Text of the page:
It’s the day after the last day of what has been a very busy semester. Being busy is good, and being awash in new information every day is something I relish. But there comes a time when we must pause and reflect, and too often this semester I have not given myself that time. Admittedly, just keeping up with the flood of new information proved to be too much, and the student-to-student whispers of “You can’t read everything, you know” proved too regularly to be true. But finally, now, I can take a few hours and think about the last core course of my doctoral program: Multicultural Education (MCED), taught by Linda Mizell.
Assessing the value of this class has been difficult, as there were plenty of moments during the semester when I felt I wasn’t making much scholarly progress. One reason for that feeling – and a reason I appreciate – is that prior coursework had left me better prepared for MCED than I expected. (Or so I thought.) Rarely were the issues we explored in MCED not ones I’d considered in prior courses like Culture and Ethnography, Ethics in Education, Policy Issues, Education Research and Policy, and Perspectives on Classrooms, Teaching, and Learning. It is a credit to my institution that attention to multiculturalism and equity permeates into most corners of the school, although I admit there are times where I still sense it as artificially layered on to a lesson or, even worse, uncomfortably absent. A second reason for that lack-of-progress feeling stemmed from not being able to keep up with all the reading and assignments for the semester. As I finished the last of my papers last night, I thought back to what remained unfinished and one reading in particular stood out: Eduardo Bonilla-Silva’s Racism Without Racists.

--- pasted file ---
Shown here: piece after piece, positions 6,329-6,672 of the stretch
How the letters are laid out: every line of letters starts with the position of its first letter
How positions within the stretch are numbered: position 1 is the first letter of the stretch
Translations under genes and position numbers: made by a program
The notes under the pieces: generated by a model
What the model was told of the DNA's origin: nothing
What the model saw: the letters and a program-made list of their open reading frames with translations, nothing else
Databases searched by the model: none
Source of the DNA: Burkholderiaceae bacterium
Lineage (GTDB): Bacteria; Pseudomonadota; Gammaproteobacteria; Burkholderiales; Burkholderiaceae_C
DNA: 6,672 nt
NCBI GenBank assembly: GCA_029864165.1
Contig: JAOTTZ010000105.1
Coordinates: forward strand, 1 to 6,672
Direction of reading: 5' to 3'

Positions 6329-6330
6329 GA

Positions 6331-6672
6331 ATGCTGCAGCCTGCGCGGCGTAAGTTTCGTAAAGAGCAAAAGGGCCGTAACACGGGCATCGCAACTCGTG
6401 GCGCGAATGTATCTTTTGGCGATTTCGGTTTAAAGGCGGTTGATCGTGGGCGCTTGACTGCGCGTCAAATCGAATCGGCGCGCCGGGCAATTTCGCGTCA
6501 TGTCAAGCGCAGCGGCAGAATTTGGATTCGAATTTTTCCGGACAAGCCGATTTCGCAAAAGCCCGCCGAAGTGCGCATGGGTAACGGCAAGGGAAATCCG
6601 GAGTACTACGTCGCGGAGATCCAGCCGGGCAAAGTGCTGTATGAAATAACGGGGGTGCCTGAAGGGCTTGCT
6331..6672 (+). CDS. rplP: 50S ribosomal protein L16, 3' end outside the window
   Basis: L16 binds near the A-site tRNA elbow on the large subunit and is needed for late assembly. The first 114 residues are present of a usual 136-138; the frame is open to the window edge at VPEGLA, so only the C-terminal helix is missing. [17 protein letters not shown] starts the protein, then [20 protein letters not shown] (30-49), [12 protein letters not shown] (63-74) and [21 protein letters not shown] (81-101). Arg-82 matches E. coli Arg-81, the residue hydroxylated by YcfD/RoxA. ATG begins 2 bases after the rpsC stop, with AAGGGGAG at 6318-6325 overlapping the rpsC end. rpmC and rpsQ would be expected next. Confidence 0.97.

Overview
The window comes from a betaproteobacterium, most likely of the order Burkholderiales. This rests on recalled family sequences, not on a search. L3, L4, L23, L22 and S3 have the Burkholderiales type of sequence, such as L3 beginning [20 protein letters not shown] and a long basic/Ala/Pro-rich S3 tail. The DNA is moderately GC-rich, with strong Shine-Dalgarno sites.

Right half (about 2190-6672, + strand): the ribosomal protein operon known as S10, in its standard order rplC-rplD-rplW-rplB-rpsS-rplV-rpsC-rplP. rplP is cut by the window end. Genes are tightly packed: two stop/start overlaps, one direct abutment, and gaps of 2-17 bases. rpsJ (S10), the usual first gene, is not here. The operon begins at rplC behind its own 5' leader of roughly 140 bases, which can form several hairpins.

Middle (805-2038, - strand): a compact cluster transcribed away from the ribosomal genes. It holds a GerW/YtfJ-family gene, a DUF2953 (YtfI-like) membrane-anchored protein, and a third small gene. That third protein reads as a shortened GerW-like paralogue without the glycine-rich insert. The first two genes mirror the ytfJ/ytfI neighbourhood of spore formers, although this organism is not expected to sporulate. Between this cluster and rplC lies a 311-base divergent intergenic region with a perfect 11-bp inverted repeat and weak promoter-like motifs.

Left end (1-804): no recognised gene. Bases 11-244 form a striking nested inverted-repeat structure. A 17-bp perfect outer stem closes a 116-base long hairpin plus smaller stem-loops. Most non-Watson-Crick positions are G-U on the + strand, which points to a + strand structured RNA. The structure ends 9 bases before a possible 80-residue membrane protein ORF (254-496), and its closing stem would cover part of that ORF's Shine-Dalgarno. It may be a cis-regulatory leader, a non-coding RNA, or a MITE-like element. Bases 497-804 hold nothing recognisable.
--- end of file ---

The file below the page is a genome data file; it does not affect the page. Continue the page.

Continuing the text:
So after submitting my last final paper, I pulled Bonilla-Silva back off the shelf and picked up where I’d left off. I had read all but the last two chapters, but it was in those last two chapters where things appeared to get most interesting. In this, the third edition of Racism Without Racists, Bonilla-Silva added a new chapter at the end addressing the “Obama Phenomenon.” I started reading and almost immediately I was taken back to what I thought made this book so interesting, engaging, and challenging to begin with: Bonilla-Silva’s outspoken criticism of a system that perpetuates racism and inequality. In general, I do not disagree with Bonilla-Silva’s message. But the style with which the message was delivered came as a bit of an uncomfortable shock.
In his detailed analysis of interviews with both white and minority students, Bonilla-Silva exposed the racism found in peoples’ language. For example, in an interview with a white girl named Jill who claimed, “One of my best friends is black” (p. 58), Bonilla-Silva asks her to go into more detail. Jill then describes her friend as “bright” but with “terrible GMAT scores,” and then says, “What he lacks in intellect he makes up for in…he works so hard and he’s always trying to improve himself.” In his analysis, Bonilla-Silva addresses the contradiction about intelligence and points out that Jill never mentions this friend by name. This example by itself might seem lacking in evidence, but it is far from an isolated incident in the text. The dissection of racism in peoples’ speech happens on page after page. Sometimes it’s subtle, sometimes less so, and I remember feeling during my first reading that I’m glad Bonilla-Silva wasn’t interviewing me, because he seemed to make everybody sound racist!